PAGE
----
Sep 29, - The SQL Server Standard edition provides the option for Server + CAL licensing. Under this model, each server running SQL Server software requires a server license, and every user and/or device accessing SQL Server requires a SQL Server CAL. The open licensing cost is $ for the server and $ per CAL. Jun 24, - What SQL Server Editions are currently available? The cost of licensing SQL Server Standard is too high based on server access. Microsoft SQL Server Standard - license - 16 cores - with MS Windows Server Standard (ROK) Estimate the total price of this item. Stock 3 in stock.
Many organizations will find this an attractive proposition, and in some circumstances, it is. However, there are a number of disadvantages and restrictions making it important to consider very carefully whether taking advantage of the VSDE route makes sense. Five reasons to take a chance It is free — although the commercially licensed version of SQL Server is often less expensive that other leading database products anyway, you cannot get it cheaper than for zero cost. While it may only be used for non-operational purposes, the developer edition is still a good way of trying out new functions, testing, training, and so on. It is fully loaded — it has all the same functions as the licensed SQL Server Enterprise edition, not a cut down version. This is important if you are using it to build applications that will eventually become real products or services. It is unlimited — you can deploy any number of copies on an unlimited number of devices, including virtual machines hosted on multitenant infrastructure. It is easily downgradeable — you can use the license to access SQL Server Developer Edition, without having to acquire a separate license for it. It is free — did I mention that already? Therefore, while you could demonstrate an app to a client, you could not let that client play around with it themselves afterwards.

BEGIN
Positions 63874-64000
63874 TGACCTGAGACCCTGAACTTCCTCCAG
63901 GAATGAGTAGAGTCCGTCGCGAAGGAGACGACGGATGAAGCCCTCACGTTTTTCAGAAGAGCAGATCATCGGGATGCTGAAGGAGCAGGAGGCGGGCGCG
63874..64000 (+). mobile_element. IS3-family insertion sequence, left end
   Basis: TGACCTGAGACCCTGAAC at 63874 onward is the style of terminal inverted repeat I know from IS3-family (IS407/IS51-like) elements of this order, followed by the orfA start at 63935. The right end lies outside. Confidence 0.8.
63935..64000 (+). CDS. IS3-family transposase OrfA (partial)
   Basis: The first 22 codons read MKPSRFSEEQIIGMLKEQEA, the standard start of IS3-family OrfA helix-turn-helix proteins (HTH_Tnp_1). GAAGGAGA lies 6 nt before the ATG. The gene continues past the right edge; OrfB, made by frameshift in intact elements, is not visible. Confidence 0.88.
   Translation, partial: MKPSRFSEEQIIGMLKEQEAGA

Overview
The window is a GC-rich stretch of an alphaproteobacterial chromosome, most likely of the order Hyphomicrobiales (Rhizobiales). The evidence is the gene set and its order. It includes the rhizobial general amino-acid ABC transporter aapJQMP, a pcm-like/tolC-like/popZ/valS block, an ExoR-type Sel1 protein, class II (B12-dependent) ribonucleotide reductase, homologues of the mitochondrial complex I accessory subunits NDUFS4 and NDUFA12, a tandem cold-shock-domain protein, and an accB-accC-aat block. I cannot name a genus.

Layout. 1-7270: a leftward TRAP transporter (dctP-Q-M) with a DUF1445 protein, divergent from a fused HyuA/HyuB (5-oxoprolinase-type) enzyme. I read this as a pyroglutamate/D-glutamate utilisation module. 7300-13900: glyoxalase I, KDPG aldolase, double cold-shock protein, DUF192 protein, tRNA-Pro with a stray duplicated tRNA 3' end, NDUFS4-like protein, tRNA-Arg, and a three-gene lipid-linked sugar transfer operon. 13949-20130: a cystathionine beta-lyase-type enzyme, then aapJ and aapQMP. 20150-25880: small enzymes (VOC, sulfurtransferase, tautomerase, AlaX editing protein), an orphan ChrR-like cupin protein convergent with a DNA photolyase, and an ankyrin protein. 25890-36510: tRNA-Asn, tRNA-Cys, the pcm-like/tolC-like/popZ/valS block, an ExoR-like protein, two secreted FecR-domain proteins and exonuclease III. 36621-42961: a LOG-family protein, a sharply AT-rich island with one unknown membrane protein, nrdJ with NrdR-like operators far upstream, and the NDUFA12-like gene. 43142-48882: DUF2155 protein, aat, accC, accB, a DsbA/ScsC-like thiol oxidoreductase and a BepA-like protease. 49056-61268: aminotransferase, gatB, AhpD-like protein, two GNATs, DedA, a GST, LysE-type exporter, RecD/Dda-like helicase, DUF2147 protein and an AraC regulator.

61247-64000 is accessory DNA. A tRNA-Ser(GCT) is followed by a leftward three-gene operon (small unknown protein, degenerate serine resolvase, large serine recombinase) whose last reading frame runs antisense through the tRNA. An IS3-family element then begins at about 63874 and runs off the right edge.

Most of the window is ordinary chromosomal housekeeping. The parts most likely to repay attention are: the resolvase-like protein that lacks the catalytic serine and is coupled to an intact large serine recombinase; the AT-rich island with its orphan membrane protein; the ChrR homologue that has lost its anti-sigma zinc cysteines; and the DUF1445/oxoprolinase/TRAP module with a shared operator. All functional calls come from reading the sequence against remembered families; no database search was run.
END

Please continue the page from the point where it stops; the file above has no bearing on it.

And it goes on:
As promised, here is my full report. This first post covers the basics of SQL licensing. My next post will cover how to license SQL in a virtual environment. Not much has changed. If you need to get up to speed, you can read my posts here , here , here , and here. There is only one major change … the Business Intelligence BI edition has been eliminated from the lineup. So, here is a basic list of the SQL Server editions: As noted in the chart, the Developer and Express editions are free.
You can download them from Microsoft. The Developer edition is a full-featured version of the product, but the use rights are limited to test and development purposes only. Beware of Microsoft audits! The Express edition can be used in production environments but has an extremely limited feature set, as you would expect for a free product. Enterprise is distinguished by advanced features related to business intelligence, data management, and security: There are two other editions not listed on the chart above: Again, if you are familiar with previous versions of SQL Server, there are no surprises here: Option one is to license the server and then purchase Client Access Licenses CALs for every user or device that accesses it.
Even users who indirectly access the server still need a CAL see my post here for more info. Each server license allows you to run a single instance of SQL Server in a physical or virtual environment. Option two is to license the processor cores within the server. There is a minimum purchase requirement of four core licenses per server, even if you have only one or two cores. For every server you license this way either physical or virtual you can run a single instance of SQL Server Core licenses come in packs of two.
For new purchases, the Enterprise edition is only available through the core licensing model, but the Standard edition is available in either one.